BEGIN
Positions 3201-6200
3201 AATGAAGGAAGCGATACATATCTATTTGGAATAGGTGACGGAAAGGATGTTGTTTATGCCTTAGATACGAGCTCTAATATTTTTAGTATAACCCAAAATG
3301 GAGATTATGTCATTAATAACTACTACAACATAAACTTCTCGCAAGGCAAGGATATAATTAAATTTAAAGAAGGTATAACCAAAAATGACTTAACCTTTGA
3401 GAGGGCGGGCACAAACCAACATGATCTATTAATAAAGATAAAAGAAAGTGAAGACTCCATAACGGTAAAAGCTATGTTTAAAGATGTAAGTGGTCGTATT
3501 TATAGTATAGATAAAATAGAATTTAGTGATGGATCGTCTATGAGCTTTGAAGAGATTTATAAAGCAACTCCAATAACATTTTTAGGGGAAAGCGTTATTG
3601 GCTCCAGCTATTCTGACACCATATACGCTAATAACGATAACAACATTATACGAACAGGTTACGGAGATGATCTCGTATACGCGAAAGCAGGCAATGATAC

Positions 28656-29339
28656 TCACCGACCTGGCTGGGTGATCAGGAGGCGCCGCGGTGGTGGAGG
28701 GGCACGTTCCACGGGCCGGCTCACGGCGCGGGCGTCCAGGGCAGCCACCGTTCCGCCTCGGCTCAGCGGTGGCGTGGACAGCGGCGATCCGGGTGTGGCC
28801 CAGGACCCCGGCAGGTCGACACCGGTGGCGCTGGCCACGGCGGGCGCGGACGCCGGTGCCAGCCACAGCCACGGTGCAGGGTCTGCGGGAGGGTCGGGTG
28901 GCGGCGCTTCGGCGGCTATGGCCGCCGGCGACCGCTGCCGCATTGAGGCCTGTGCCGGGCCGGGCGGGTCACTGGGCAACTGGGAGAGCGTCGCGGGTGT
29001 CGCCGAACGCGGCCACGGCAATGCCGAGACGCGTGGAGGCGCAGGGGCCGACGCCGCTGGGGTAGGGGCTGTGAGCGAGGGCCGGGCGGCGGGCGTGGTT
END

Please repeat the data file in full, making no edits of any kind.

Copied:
Positions 3201-6200
3201 AATGAAGGAAGCGATACATATCTATTTGGAATAGGTGACGGAAAGGATGTTGTTTATGCCTTAGATACGAGCTCTAATATTTTTAGTATAACCCAAAATG
3301 GAGATTATGTCATTAATAACTACTACAACATAAACTTCTCGCAAGGCAAGGATATAATTAAATTTAAAGAAGGTATAACCAAAAATGACTTAACCTTTGA
3401 GAGGGCGGGCACAAACCAACATGATCTATTAATAAAGATAAAAGAAAGTGAAGACTCCATAACGGTAAAAGCTATGTTTAAAGATGTAAGTGGTCGTATT
3501 TATAGTATAGATAAAATAGAATTTAGTGATGGATCGTCTATGAGCTTTGAAGAGATTTATAAAGCAACTCCAATAACATTTTTAGGGGAAAGCGTTATTG
3601 GCTCCAGCTATTCTGACACCATATACGCTAATAACGATAACAACATTATACGAACAGGTTACGGAGATGATCTCGTATACGCGAAAGCAGGCAATGATAC

Positions 28656-29339
28656 TCACCGACCTGGCTGGGTGATCAGGAGGCGCCGCGGTGGTGGAGG
28701 GGCACGTTCCACGGGCCGGCTCACGGCGCGGGCGTCCAGGGCAGCCACCGTTCCGCCTCGGCTCAGCGGTGGCGTGGACAGCGGCGATCCGGGTGTGGCC
28801 CAGGACCCCGGCAGGTCGACACCGGTGGCGCTGGCCACGGCGGGCGCGGACGCCGGTGCCAGCCACAGCCACGGTGCAGGGTCTGCGGGAGGGTCGGGTG
28901 GCGGCGCTTCGGCGGCTATGGCCGCCGGCGACCGCTGCCGCATTGAGGCCTGTGCCGGGCCGGGCGGGTCACTGGGCAACTGGGAGAGCGTCGCGGGTGT
29001 CGCCGAACGCGGCCACGGCAATGCCGAGACGCGTGGAGGCGCAGGGGCCGACGCCGCTGGGGTAGGGGCTGTGAGCGAGGGCCGGGCGGCGGGCGTGGTT